dynamic Support

You can disable it if you’re running older versions of .NET.

To turn off support for dynamic:

  • Bring up the Project Properties for the project that you added PetaPoco.cs to.
  • Switch to the Build tab
  • In the field Conditional compilation symbols, add PETAPOCO_NO_DYNAMIC

To do a “dynamic” query just use the existing query methods but pass dynamic as the generic parameter. The returned objects will have a property for each column returned by the query:

foreach (var a in db.Fetch<dynamic>("SELECT * FROM articles"))
    Console.WriteLine("{0} - {1}", a.article_id, a.title);

Note there’s no support for automatic SELECT clauses – since PetaPoco doesn’t know the table name.

You can also do updates, inserts and deletes but you need to specify the table name and primary key of the table to update:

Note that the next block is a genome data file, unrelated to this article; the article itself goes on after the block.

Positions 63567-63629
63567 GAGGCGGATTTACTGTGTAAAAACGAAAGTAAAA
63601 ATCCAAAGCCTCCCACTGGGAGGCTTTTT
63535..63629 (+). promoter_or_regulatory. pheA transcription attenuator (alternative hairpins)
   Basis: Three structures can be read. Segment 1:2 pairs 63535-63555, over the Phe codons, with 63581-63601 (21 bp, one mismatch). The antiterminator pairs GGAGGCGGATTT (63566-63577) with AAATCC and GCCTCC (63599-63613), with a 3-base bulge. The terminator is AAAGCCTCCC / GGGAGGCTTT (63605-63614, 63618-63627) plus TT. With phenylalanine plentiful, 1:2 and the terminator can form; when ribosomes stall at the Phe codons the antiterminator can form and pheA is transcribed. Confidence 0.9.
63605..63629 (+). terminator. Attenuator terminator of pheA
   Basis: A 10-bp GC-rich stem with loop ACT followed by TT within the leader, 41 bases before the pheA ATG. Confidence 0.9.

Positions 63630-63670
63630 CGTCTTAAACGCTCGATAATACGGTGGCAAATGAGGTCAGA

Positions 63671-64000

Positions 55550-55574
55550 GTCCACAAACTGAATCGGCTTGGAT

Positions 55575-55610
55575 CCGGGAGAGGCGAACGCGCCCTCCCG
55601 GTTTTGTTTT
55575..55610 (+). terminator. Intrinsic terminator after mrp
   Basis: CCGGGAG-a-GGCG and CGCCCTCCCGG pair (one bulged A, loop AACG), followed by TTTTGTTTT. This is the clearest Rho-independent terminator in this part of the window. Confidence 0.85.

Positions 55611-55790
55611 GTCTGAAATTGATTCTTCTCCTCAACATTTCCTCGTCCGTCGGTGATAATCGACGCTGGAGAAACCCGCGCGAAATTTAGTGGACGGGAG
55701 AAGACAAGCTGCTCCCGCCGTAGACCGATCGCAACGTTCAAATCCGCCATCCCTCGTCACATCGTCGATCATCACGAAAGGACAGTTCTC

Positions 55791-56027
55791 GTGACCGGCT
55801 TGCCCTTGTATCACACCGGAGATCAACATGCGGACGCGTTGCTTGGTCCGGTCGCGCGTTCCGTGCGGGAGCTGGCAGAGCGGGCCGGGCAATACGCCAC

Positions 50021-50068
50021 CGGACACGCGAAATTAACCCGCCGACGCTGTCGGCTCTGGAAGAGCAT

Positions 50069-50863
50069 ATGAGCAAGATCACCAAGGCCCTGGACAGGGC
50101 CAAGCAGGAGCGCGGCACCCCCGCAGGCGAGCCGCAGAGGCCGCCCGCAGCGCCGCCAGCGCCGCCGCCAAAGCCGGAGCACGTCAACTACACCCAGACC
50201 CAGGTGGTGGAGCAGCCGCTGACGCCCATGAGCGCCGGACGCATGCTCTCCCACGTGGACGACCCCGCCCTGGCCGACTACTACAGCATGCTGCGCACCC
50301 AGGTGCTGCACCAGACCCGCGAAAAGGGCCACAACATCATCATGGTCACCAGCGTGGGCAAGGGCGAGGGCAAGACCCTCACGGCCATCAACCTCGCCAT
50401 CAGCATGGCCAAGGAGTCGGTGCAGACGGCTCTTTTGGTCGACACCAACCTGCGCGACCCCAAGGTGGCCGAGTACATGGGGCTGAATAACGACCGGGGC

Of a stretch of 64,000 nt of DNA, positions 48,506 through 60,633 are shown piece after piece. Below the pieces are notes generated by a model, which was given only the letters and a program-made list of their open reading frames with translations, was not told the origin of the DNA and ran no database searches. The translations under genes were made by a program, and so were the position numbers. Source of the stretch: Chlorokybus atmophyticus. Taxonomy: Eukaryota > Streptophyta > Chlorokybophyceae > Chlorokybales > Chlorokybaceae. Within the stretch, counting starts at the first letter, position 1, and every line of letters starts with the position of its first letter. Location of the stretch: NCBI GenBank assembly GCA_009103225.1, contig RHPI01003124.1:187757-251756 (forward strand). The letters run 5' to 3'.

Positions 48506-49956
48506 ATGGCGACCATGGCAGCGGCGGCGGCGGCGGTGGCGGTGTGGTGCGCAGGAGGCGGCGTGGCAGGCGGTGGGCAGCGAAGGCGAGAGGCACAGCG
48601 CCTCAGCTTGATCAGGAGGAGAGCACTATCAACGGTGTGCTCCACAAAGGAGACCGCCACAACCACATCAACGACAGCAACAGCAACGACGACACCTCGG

// Create a new record
dynamic a = new ExpandoObject();
a.title = "My New Article";

// Insert it
db.Insert("articles", "article_id", a);

// New record ID returned with a new property matching the primary key name
Console.WriteLine("New record @0 inserted", a.article_id")

Here’s an update:

// Update
var a = db.Single("SELECT * FROM articles WHERE article_id=@0", id);
a.title="New Title";
db.Update("articles", "article_id", a);

Delete()Save() and IsNew() all work similarly.

Automatic Select clauses

When using PetaPoco, most queries start with “SELECT * FROM table”. Given that we can now grab the table name from the POCO object using the TableName attribute, there’s no reason we can’t automatically generate this part of the select statement.